A theory of Trump
Let us grant the National Review a soupçon of credit for its resolute opposition to Donald Trump: “The party of Lincoln is in ruins. A minority of its primary voters have torched its founders’ legacy by voting for a man who combines old-school Democratic ideology, a bizarre form of hyper-violent isolationism, fringe conspiracy theories, and serial lies with an enthusiastic flock of online racists to create perhaps the most toxic electoral coalition since George Wallace.” And then look at their puzzlement at how it happened: “Thoughtful conservative institutions.. contain multiple checks against extremism and demagoguery. They’re invested in the long game, not in capturing and extending that elusive 15 minutes of fame.”
Yes, Trump traffics in the absurd, in conspiracy theories. Read that last link. Trump follows a pattern well established by Fox News, WorldNetDaily, and other popular right-wing media. That is the institution that has fed conspiracy theory after conspiracy theory to its audience. With little objection — and sometimes help — from National Review, so long as their cause was joined. Now that the mob goes its own way, David French is shocked and aghast. Jonathan Chait gives the more accurate accounting:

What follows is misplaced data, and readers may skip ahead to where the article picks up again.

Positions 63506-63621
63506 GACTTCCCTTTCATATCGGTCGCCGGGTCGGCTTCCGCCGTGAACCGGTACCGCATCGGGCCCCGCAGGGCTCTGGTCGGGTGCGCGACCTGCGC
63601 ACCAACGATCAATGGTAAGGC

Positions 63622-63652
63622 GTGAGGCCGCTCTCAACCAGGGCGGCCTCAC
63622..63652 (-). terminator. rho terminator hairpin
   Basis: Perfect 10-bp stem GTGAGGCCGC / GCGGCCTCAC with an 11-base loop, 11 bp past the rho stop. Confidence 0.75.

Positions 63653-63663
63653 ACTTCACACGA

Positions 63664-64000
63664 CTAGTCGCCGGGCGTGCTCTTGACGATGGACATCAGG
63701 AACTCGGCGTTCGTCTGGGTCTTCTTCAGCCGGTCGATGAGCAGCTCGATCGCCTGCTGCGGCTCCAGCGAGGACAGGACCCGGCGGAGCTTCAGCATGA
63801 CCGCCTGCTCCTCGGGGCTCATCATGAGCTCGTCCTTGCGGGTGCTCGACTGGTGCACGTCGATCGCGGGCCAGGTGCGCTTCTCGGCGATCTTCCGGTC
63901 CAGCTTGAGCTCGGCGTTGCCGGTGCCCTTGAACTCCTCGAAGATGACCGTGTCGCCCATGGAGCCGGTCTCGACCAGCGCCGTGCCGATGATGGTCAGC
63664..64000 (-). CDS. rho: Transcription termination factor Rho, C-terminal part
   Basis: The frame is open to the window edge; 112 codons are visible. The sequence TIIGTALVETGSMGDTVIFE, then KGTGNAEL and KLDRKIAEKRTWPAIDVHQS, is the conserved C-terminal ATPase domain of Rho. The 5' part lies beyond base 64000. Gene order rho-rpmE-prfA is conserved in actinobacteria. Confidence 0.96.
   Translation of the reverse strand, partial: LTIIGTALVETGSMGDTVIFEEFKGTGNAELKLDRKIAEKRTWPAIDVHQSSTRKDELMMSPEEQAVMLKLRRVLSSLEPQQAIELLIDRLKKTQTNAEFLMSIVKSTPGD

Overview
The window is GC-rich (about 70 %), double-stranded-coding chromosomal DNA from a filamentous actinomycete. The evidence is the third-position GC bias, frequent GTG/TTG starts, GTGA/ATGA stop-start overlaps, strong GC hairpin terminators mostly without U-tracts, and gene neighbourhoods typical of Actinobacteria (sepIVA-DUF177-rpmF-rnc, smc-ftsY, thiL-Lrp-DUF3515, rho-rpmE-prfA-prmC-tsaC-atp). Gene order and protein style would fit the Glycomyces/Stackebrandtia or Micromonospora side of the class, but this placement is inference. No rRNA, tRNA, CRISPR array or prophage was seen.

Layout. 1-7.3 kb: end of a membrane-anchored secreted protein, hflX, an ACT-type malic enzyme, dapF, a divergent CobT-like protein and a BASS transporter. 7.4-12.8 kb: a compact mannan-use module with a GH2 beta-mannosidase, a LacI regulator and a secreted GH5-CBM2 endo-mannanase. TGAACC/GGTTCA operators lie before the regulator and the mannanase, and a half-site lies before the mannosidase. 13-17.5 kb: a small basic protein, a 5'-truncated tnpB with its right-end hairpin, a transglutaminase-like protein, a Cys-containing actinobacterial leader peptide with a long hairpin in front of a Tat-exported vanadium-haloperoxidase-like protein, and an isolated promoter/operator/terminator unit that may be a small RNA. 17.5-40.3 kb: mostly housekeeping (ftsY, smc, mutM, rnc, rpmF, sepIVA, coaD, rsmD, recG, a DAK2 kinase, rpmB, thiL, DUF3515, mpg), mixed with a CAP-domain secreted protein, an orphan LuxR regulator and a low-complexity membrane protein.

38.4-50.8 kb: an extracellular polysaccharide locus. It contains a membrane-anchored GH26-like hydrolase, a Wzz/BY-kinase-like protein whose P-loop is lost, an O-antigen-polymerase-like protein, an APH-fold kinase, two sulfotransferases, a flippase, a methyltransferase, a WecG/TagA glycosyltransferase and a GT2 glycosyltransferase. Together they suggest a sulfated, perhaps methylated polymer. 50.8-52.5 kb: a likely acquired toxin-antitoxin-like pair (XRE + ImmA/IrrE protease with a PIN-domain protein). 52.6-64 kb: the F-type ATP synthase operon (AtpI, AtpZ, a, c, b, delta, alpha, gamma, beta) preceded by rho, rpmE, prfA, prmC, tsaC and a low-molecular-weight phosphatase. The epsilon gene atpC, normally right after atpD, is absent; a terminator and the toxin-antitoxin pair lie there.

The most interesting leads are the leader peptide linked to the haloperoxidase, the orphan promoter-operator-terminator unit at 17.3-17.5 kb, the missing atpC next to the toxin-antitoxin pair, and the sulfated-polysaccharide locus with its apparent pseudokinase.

The paranoid mendacity of Joe McCarthy, the racial pandering of Barry Goldwater, Richard Nixon, and George Bush, the jingoism and anti-intellectualism of Ronald Reagan, George W. Bush, and Sarah Palin — all these forces have embodied the essence of American conservative politics as it is actually practiced (rather than as conservative intellectuals like to imagine it). Trump has finally turned that which was always there against itself.
I would call out what wasn’t explicitly noted in that summary: a political worldview often at odds with reality, propped up by a right-wing media that churns out conspiracy theories. If David French wants to fix the conservative institutions that are broken, that is the place to start.